Sexual Objectification, Self-Objectification, Body Appreciation, and Quality of the Sexual Relationship in Relation to Preventative Sexual Health Behaviors in a Sample of Emerging Adult Womenedit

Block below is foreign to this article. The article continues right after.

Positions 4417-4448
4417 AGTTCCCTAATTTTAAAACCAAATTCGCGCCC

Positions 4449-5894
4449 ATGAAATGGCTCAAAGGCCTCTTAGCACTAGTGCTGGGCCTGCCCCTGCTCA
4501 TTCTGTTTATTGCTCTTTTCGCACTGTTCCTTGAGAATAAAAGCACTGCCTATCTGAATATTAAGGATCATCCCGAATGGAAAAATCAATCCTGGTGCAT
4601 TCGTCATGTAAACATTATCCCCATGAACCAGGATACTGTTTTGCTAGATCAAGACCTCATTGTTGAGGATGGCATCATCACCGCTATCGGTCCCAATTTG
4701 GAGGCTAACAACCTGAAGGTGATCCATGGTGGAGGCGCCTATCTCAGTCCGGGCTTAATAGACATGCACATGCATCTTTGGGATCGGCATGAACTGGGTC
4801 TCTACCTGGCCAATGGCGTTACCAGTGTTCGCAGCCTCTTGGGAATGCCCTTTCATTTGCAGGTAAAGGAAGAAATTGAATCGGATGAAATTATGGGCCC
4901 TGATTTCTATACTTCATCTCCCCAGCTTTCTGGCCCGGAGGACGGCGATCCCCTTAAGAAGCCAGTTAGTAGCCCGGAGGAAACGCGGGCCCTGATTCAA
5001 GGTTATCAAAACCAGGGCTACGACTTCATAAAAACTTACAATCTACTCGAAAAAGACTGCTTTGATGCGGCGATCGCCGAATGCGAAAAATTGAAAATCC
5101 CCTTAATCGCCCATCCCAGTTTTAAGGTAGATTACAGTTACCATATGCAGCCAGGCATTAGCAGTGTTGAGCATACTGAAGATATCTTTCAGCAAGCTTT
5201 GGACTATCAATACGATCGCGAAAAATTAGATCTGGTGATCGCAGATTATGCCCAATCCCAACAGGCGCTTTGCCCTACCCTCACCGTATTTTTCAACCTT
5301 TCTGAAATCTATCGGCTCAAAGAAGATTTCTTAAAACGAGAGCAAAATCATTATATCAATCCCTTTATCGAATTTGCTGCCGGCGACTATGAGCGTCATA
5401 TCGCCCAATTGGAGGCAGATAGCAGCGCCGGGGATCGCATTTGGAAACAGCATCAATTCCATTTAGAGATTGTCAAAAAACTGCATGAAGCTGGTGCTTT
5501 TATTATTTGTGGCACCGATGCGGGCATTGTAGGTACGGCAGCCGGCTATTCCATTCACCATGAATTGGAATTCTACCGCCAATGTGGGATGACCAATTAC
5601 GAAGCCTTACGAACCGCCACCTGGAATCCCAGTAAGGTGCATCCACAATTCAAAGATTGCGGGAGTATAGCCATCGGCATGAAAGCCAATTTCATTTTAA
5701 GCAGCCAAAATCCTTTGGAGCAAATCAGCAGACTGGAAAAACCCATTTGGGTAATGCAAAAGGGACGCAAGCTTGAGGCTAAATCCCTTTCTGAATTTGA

Poor body image has negative consequences for women’s sexual health, but existing scholarship in this area fails to account for the relationship context in which sexual behaviors occur. Furthermore, the majority of existing research in this area focuses on pathology. A better understanding of how objectification, body image, relationship quality, and sexual behaviors are related can help scholars and practitioners identify appropriate avenues for intervention. This dissertation marries two theoretical frameworks—objectification theory and relational-cultural theory—to provide a better understanding of the relationships between sexual objectification, self-objectification, body appreciation, quality of the sexual relationship, and preventative sexual health behaviors. A theoretically- and empirically-informed model was tested using Structural Equation Modeling (N = 399). The findings suggest that when women internalize objectification, it may have a negative impact on their body image. Further, findings indicate that body image is related to preventative sexual health behaviors directly and indirectly through relationship quality. Recommendations for social work practice, education, policy, and research are discussed.